Saturday, July 30, 2011

The Second week of my Tolstoy Mini Marathon

I'm 64% through Resurrection according to my Kindle and I still have the same basic impression of the book I had last weekend. The best word I can think of to describe it so far is didactic. I like to learn things from the stories I read, but when the author sets out to push a specific morality on me, I'm often turned off. It's like the difference between the writing in the Washington Post and the writing for Fox news. With the former an opinion might slip through, but with the latter the opinion is the focus and is forced on the reader.

I believe the best authors are the ones who respect their art form. If the purpose of the novel is not the book itself, then the writing often has the stilted feel of propaganda. When I was in college in the seventies, I took a course entitled Modern Drama from Communist China and read plays such as The Red Lantern by Wong Ou-hung and Ah Chia with an emphasis on the party line and spectacular scenes praising Communism. Resurrection isn't quite that bad, but it has some of the same feel in its criticism of the prison system in Czarist Russia.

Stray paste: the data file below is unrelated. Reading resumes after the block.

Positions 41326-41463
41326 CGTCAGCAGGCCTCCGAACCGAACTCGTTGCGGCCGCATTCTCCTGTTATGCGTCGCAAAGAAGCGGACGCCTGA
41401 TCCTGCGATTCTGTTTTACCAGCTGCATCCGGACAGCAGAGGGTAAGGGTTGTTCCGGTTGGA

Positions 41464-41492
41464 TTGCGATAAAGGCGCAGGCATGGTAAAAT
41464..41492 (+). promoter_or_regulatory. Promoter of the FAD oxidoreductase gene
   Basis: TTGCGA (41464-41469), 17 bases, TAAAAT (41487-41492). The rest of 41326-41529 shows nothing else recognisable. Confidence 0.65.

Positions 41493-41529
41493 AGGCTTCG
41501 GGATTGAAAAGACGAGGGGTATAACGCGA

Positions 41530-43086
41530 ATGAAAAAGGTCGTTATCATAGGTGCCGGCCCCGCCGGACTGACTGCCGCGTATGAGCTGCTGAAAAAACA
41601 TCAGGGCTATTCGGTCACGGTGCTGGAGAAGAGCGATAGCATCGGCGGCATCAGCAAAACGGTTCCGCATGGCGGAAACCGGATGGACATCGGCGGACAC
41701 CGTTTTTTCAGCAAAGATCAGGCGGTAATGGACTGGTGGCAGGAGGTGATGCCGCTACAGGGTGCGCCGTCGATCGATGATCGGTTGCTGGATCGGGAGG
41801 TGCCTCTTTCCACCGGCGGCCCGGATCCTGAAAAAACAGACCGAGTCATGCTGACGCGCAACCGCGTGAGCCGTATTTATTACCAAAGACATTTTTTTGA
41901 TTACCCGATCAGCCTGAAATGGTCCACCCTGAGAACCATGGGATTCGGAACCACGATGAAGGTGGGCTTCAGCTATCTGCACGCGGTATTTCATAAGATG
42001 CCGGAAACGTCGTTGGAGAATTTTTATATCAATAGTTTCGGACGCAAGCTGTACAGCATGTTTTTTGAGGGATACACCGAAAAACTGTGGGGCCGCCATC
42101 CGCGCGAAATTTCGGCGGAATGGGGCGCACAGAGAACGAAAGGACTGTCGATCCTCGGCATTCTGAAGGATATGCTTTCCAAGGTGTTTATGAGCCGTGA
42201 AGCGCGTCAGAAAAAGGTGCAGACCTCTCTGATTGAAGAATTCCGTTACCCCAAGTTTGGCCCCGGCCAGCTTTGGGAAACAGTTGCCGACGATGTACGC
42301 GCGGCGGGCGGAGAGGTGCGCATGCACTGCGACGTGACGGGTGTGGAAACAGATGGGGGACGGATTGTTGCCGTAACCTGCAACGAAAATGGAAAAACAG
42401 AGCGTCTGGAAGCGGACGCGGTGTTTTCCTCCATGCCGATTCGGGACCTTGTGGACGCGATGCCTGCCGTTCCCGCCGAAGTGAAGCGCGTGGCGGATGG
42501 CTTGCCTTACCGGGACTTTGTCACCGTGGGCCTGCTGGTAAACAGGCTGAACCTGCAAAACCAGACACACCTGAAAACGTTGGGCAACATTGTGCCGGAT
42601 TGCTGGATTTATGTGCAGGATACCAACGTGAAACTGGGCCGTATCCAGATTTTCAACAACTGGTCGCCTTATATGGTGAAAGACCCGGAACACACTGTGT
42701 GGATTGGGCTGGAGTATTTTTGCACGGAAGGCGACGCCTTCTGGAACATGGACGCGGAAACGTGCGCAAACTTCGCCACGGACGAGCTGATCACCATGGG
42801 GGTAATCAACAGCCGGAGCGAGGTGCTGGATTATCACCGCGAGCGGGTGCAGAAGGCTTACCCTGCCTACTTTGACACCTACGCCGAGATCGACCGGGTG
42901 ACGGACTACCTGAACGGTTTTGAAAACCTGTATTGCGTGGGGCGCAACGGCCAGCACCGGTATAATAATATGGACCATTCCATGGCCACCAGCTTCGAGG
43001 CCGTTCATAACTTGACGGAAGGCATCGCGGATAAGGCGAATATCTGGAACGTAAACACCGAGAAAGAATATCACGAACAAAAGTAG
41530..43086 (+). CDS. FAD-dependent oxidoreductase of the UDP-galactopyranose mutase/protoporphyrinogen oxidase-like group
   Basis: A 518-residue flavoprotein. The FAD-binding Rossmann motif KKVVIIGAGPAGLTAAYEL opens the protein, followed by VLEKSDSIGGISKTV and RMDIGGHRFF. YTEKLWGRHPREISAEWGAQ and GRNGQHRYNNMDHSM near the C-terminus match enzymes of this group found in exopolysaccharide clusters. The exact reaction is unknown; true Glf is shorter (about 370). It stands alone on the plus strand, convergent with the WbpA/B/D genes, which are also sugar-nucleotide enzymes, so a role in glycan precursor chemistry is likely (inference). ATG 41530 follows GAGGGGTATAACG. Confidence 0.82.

Still, I'm enjoying Resurrection. I haven't read Anna Karenina in many years, but I still call it one of my favorite books. I feel that Tolstoy's writing, even his weaker pieces, have some power to them. I'm enjoying what's going on in Prince Dmitri Ivanovitch Nekhludoff's head, especially as his feelings for Katusha Malova are reawakening. I think that's where this story is headed and I'm looking forward to getting there.

Saturday, July 23, 2011

A Tolstoy mini-marathon

I've started what I'm calling my Tolstoy mini-marathon. I plan to read Resurrection, War and Peace, and Anna Karenina. It's a mini-marathon because I'm not trying for all of Tolstoy's works and I'll be reading some other books at the same time as I'm reading these three. But it still will be an accomplishment when I'm done.

Resurrection is a novel that isn't as famous as the other two. My daughter recommended it and since I'd been meaning to start this project I added it to my list. I'm a little more than a third of the way through and I'm finding it a little preachy, but interesting. Tolstoy was commenting on the prison system in Russia during the late nineteenth century.